ALBUM REVIEW: Louise Patricia Crane – Deep Blue

Cutting her professional teeth among serious pedigree as a member of Psych-Rock collective The Eden House Orchestra, the ethereal vocals of Belfast’s Louise Patricia Crane have dripped honey with such luminaries as Monica Richards and Julianne Regan. Debut solo album Deep Blue (Peculiar Doll Records) sees a host of Rock legends lend a hand to create a work of strange, wistful charm, paying due deference to a number of influences in the process.

The Eastern chimes of ‘Deity’ begin proceedings, and for those familiar with the aforementioned Regan’s prior work, it’s a Gothic jangle that could have come from Touched By Jesus (Vertigo Records), All About Eve‘s third album. Crane’s voice dips and soars with melodic abandon while the delicate riffs are underpinned by Simon Rippin‘s steady, irresistible beat. The ensuing ‘Snake Oil’ is graced by the unmistakable flute of Ian Anderson, and while the template of the song follows that of its predecessor there’s an added sinister quality from Scott Reeder‘s booming bass notes. ‘Painted World’ possess an Irish Folk vibe, the initial stages dominated by delicate voices, the great John Devine‘s haunting uillean pipes, and plaintive lead play which leaves one in a state of nostalgic emotion.

No matter what the style of song, it’s this ability to connect with the listener that’s the constant. The atmospheric opening keys of ‘Cascading’ point to a kind of Prog-Pop, the balladic rhythm and moving chords maintaining that feel: there’s a blend of melody and edge, however, that screams of Siouxsie and The Banshees trapped in a dreamworld. The gorgeous title track returns to that All About Eve vibe, enhanced by Stephen Carey‘s stirring piano: while Anderson’s stunning flute returns to beautify the winsome yet striking Folk of ‘Ophelia’, its mid-section fraying the nerves amid a Kate Bush-esque, Avant-Rock workout.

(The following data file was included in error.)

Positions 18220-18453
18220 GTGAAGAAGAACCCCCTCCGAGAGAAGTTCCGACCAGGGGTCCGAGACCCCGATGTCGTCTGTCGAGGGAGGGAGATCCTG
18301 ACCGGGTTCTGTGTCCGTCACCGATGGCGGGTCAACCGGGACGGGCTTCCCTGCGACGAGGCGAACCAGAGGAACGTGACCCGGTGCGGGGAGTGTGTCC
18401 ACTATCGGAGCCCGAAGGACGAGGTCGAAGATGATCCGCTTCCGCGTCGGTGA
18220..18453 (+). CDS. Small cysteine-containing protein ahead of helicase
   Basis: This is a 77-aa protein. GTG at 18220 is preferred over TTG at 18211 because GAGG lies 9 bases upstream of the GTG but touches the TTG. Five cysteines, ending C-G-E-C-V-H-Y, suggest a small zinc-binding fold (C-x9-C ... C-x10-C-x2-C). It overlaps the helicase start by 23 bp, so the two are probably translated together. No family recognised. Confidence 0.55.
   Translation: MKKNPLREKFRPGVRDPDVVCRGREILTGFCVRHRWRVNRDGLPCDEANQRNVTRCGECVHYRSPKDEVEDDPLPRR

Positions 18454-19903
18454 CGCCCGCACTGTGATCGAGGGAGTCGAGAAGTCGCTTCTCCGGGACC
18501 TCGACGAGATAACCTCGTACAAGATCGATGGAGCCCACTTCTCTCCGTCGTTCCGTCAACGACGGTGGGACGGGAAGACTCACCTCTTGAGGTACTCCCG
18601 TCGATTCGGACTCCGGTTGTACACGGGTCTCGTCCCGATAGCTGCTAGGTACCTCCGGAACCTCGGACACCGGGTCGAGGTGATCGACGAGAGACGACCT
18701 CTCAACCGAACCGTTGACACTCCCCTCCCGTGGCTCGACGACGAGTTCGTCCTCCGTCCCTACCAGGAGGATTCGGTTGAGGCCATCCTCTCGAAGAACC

Celebratory bells ring out the opening to ‘Isolde’, but again Crane’s diaphanous tones issue forth more tragedy, then wail in pain above some fantastic, apt rhythm work. Here the progressive nature is at play yet the accessibility of the music remains paramount. Dramatic closing ballad ‘The Eve Of The Hunter’ is enlivened by the bass notes of Danny Thompson and haunted by the backing vocals of Jakko Jakszyk – the King Crimson leader having been subtly present for most of the album – before Carey’s rhythm and lead work tears the track to its coda. Despite the supporting cast however, there’s no doubt whose presence bosses Deep Blue. The architect of the fluctuations in style and feeling, Louise Patricia Crane has stepped forth and created a hugely involving debut.

7 / 10

PAUL QUINN